So, I called my mom. What else was there to do?
Screams, shrieks, and great sighs of sorrow. (And validation for my own deep pit of the heart emotion felt).
My dad, yelling from the other room, said, "Oh, did someone die?" Upon finding it it was "just" Nora Ephron, he was only blandly annoyed. Benign at best. "I wanna go to sleep."
But us women, and the men among us who have worked with her like Tom Hanks, Steve Martin and Billy Crystal, all have expressed their deep gutteral pangs of sorrow. Nora Ephron was a giant. A great of our time. She could write, sure, but she was more than just a writer. She was the voice of women, crossing generational gaps.
Is it coincidence or not that just a few weeks ago at my local JCC I picked up an original copy of her 1971 book Crazy Salad, complete with yellowed pages and falling-apart spine. I wasn't terribly impressed by the writing, her being somewhat early in her career. It wasn't as witty and sharp as I loved in Heartburn. Last week I ordered her latest book from the library I Remember Nothing, thinking I am two years behind schedule with reading one of the funniest, wittiest, smartest women of our time. I even as recently as a couple of weeks ago tweeted her sister Delia, as I have ramped up my Twitter life and searching for those folks important to me such as Nora Ephron only to find her not on Twitter, but Delia is also a great woman and tweeted me back.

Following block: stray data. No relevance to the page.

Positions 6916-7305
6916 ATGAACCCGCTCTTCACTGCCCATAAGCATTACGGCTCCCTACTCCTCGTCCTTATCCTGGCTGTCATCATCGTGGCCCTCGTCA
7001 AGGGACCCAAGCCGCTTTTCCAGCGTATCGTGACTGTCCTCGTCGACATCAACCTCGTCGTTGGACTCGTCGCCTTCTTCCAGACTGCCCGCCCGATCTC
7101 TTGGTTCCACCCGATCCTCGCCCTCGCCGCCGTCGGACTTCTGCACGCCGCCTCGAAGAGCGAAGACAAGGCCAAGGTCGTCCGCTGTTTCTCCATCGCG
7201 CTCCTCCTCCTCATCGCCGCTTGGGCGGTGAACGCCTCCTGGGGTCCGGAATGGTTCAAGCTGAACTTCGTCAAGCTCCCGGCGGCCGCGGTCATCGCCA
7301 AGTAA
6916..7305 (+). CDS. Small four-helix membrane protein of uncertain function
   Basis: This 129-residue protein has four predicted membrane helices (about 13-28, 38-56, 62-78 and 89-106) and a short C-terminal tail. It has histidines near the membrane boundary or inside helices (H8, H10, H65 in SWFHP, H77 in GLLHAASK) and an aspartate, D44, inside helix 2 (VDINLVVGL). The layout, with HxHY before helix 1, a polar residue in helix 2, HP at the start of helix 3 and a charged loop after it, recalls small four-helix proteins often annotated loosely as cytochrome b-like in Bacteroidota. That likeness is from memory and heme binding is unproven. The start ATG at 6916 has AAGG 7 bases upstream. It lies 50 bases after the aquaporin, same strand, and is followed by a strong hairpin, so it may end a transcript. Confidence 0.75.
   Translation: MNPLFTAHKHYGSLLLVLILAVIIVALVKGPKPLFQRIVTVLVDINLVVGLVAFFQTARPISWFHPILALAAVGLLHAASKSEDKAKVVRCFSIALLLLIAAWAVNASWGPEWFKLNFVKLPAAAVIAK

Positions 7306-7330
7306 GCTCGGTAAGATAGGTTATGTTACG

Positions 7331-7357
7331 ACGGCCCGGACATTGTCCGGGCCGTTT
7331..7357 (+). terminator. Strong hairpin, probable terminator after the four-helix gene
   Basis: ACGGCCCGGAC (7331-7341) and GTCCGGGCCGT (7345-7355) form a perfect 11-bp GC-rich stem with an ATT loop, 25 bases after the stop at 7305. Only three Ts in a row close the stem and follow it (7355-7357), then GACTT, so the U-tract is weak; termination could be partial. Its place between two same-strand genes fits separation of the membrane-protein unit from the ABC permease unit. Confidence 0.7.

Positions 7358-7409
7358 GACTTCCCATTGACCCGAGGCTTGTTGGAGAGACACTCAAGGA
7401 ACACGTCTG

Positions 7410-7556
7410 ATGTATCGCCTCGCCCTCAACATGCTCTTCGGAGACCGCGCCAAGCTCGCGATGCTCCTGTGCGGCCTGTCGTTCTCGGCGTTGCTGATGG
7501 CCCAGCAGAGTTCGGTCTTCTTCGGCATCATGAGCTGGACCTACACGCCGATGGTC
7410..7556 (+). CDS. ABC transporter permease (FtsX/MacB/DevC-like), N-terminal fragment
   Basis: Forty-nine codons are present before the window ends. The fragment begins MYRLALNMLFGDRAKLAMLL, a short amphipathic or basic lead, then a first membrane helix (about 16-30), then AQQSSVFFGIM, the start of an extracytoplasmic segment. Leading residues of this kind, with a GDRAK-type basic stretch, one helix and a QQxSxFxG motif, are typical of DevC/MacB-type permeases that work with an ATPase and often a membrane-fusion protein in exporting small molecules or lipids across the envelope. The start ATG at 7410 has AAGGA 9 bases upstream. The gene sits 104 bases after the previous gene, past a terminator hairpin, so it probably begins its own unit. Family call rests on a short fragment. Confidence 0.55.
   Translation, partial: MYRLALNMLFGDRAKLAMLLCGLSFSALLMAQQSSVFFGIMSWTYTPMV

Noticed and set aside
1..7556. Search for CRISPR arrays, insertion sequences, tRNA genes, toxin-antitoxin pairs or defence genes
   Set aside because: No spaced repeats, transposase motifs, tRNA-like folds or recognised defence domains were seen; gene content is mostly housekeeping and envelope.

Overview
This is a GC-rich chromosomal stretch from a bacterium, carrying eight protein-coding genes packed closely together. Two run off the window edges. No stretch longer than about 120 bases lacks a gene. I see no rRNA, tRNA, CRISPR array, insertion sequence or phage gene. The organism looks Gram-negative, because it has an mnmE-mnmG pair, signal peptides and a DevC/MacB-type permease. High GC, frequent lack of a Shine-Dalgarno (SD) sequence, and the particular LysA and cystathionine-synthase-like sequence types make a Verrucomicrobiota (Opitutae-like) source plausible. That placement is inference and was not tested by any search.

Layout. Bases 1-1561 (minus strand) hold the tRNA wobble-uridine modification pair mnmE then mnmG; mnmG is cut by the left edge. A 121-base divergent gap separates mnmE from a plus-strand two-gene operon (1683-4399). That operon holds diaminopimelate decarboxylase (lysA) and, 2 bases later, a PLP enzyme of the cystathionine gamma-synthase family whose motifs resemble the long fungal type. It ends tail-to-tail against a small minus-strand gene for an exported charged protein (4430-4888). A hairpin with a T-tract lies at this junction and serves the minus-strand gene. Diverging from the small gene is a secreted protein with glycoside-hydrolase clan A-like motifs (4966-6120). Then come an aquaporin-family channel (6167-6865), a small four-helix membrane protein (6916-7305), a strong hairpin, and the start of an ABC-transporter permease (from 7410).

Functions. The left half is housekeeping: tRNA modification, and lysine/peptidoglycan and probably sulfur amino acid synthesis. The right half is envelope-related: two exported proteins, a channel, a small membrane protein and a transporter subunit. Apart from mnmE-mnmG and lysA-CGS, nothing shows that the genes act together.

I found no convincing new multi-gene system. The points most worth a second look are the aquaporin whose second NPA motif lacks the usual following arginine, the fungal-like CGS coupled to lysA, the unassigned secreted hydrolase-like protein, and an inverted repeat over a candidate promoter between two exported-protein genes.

Nora Ephron could write, boy could she write. Always a source of inspiration: everything is copy, she said famously. Wanting so much to emulate her style, Nora has often been a lurking existence in my brain.
May her memory be a blessing, and may we continue to use her writing as fuel for all of our inklings to be go-getters. She was one of those rare gems and will be tremendously missed.
In lieu of me being able to write anything good, here is a great piece, remembering Nora. I am certain we will be flooded in the next day or three.I thank my sister Reba for reminding me about this scene, which, when I first saw it in high school in 1989 was completely mind-blowing and truth-revealing. At the time, I just wanted to be friends with my junior prom date, a nice, good guy who I simply wasn't attracted to and couldn't view as a boyfriend. I couldn't understand why the feeling wasn't mutual until I saw this scene, which explained it all.